One thing that prevents me from doing more “exotic” (i.e. non-European/North American) cooking is the ingredients required. I feel like if you want to be serious about it, you need to pick one cuisine and slowly but surely curate a cupboard full of the corresponding tools, ingredients (oh, the spices!), and recipes. If you’re a normal human being, you will probably just sometimes splurge on some ingredients and they will then linger in the back of your cupboard until they go off, having been used once or twice. At least that’s what happens to me. As a result, the lovely Japanese cookbook I was gifted by friends a few years ago has been given precious little use (not to speak of the Indian one I bought myself and haven’t even used once). Does anyone else get that “exotic ingredients problem” and if so, how do you deal with it? I’d be curious to know!
So whenever I see a recipe that doesn’t require spending a fortune on stuff you need to buy specially but will be using only a pinch of although it comes in a 3kg container – slight exaggeration there, perhaps – I get very excited.
I discovered one in the aforementioned Japanese cookbook* a few years ago and it became a favourite with Mr Liburuak and I. It goes by the fine name of Nasu no hikiniku hasami-yaki, according to the cookbook, and is much less complex than this might leave you to imagine. We didn’t make it every week, but when we were living together, we made it often enough to keep us going through dashi, Japanese soy sauce, and rice vinegar before they went funny. Now that work is keeping us almost the whole length of Germany apart, I haven’t made it in ages. So what better use to make of my week of playing housewife last week (a period otherwise known as a holiday) while the poor man performed very sophisticated scientific experiments all day, than to venture to the Asian supermarket one day.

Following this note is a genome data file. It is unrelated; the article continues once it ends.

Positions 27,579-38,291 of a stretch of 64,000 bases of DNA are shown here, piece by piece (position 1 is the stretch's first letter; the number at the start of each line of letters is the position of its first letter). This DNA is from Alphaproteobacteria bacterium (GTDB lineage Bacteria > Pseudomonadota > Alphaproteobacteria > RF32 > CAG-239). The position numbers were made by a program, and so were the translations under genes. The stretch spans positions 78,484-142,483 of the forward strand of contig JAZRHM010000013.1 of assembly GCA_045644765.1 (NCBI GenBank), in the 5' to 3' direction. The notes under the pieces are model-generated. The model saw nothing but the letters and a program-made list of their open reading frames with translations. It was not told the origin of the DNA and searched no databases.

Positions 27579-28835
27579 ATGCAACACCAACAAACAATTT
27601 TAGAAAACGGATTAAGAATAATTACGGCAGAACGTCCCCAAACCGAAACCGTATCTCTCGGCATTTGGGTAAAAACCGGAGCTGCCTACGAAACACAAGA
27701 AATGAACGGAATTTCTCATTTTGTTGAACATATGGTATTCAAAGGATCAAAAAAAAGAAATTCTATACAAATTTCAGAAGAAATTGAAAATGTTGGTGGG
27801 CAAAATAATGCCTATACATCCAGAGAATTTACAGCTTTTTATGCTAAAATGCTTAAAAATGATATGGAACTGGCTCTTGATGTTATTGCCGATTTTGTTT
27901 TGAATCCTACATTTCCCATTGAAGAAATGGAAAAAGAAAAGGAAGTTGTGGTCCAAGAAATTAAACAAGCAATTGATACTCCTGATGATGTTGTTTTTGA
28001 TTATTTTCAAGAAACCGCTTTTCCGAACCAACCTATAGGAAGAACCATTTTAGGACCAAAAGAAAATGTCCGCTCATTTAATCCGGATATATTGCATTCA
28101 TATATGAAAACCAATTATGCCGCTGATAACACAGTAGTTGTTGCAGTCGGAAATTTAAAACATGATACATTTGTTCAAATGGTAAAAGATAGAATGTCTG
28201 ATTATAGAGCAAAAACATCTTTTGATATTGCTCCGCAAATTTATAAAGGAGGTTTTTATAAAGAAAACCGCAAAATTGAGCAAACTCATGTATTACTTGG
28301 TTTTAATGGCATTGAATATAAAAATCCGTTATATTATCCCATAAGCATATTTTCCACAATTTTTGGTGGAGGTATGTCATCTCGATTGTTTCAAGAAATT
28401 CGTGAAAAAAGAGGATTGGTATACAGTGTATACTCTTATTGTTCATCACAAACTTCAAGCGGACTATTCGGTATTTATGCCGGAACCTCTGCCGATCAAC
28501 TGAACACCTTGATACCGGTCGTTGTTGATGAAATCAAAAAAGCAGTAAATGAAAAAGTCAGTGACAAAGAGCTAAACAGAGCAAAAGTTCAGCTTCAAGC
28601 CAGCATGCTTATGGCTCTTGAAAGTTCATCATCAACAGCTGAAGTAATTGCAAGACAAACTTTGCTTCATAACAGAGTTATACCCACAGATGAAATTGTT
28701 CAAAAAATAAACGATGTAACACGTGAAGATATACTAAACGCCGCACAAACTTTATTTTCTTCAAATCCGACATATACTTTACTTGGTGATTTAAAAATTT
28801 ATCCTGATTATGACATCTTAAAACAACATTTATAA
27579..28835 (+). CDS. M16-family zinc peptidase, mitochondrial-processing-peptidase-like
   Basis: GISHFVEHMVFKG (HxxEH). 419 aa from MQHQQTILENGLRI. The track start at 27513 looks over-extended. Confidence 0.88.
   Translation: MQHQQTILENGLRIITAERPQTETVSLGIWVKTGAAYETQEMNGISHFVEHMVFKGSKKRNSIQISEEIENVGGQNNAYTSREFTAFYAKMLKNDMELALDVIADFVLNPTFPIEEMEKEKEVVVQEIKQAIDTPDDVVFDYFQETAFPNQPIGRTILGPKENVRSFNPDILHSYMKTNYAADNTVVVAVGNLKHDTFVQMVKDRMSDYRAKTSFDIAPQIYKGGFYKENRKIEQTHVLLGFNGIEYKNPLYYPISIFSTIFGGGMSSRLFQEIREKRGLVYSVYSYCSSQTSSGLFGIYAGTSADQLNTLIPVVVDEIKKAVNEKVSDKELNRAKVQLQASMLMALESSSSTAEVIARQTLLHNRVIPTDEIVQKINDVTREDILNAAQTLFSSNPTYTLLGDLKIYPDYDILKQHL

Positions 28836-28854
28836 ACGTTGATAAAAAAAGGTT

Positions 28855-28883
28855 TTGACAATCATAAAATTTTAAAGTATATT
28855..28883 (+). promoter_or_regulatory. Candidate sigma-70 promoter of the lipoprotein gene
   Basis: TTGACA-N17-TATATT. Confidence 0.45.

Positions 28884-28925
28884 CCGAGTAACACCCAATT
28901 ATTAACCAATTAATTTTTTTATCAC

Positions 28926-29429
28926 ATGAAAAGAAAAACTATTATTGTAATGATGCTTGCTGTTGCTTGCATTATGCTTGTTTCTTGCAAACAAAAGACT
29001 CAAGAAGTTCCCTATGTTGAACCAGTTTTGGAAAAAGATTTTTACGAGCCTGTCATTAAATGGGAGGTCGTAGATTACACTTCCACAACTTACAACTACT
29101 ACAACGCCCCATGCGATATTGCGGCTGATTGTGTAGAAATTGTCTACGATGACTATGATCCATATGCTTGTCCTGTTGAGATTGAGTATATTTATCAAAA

Ingredients (this supposedly serves 4. To get an idea of how greedy we are, it served the two of us).
- 2-3 tbsp vegetable oil
- 1/2 onion, finely chopped
- 2 aubergines
For the filling
- 300g minced meat (beef or mixed beef/pork)
- 1 egg, beaten
- 5 tbsp breadcrumbs
- 1/2 tsp salt
For the sauce – these are the original quantities, which I suspect might end up leaving you a bit short (this is so good you’ll want to bathe in it). I doubled the quantities and we had some left over. So make one and a half times as much and you’ll probably be good.
- 1 tbsp Japanese rice vinegar (yonezu)
- 2 tbsp lemon juice
- 2 tbsp fish stock (dashi)
- 2 tbsp Japanese soy sauce (shoyu)
Heat 1 tbsp of the vegetable oil in a pan and glaze the onions in it. In a bowl, combine the egg, meat, breadcrumbs, glazed onion and salt. Mix well using your hands until you have a homogeneous mixture.
Cut the aubergine lengthwise into thick slices, which should give you about 4 slices per aubergine. Now, I have to admit, comes a part where I really do not understand the cookbook’s instructions. They’re worded so strangely that for the life of me I can’t imagine what sort of cut I should perform on the poor aubergine slices, so I just wing it (unfortunately the book doesn’t provide a picture to help the lexically challenged along): what I do is to lie the aubergine slices flat on a surface and cut into the skin on one side as if I wanted to slice them in thinner slices – but instead of cutting completely through, I leave the other side uncut to create a pocket.
Then dust the inside of the pocket with a bit of flour and stuff in the meat filling. In a frying pan with the rest of the vegetable oil, fry the aubergines on medium heat, flipping them regularly until they are brown on both sides and the meat is done. This involves a bit of guesswork and some time, maybe 10 minutes per slice. If you can’t fit all of the aubergine slices into your pan at once, reserve them in the oven at 60°C until the rest are done.
For the sauce, just mix the ingredients together.
Once the aubergines are done, serve them immediately and pour the sauce over them. Enjoy!
* Emi Kazuko (2002): Masterclass in Japanese Cooking. London: Pavilion Books. I have the Spanish edition entitled Cocina japonesa (Blume, 2004).